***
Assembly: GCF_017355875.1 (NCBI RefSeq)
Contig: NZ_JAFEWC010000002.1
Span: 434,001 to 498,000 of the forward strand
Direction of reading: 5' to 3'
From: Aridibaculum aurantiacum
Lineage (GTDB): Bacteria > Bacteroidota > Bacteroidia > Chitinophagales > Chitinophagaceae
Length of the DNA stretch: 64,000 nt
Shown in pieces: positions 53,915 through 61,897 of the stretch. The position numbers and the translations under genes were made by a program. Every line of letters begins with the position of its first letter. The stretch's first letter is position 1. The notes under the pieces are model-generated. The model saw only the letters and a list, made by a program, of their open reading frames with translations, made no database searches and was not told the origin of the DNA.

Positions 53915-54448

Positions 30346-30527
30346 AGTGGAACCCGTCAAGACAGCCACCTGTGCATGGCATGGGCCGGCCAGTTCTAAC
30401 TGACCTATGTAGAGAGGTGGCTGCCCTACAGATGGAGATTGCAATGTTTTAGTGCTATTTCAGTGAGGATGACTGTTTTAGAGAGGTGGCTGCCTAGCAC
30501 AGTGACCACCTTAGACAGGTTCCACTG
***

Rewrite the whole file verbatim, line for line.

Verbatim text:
Assembly: GCF_017355875.1 (NCBI RefSeq)
Contig: NZ_JAFEWC010000002.1
Span: 434,001 to 498,000 of the forward strand
Direction of reading: 5' to 3'
From: Aridibaculum aurantiacum
Lineage (GTDB): Bacteria > Bacteroidota > Bacteroidia > Chitinophagales > Chitinophagaceae
Length of the DNA stretch: 64,000 nt
Shown in pieces: positions 53,915 through 61,897 of the stretch. The position numbers and the translations under genes were made by a program. Every line of letters begins with the position of its first letter. The stretch's first letter is position 1. The notes under the pieces are model-generated. The model saw only the letters and a list, made by a program, of their open reading frames with translations, made no database searches and was not told the origin of the DNA.

Positions 53915-54448

Positions 30346-30527
30346 AGTGGAACCCGTCAAGACAGCCACCTGTGCATGGCATGGGCCGGCCAGTTCTAAC
30401 TGACCTATGTAGAGAGGTGGCTGCCCTACAGATGGAGATTGCAATGTTTTAGTGCTATTTCAGTGAGGATGACTGTTTTAGAGAGGTGGCTGCCTAGCAC
30501 AGTGACCACCTTAGACAGGTTCCACTG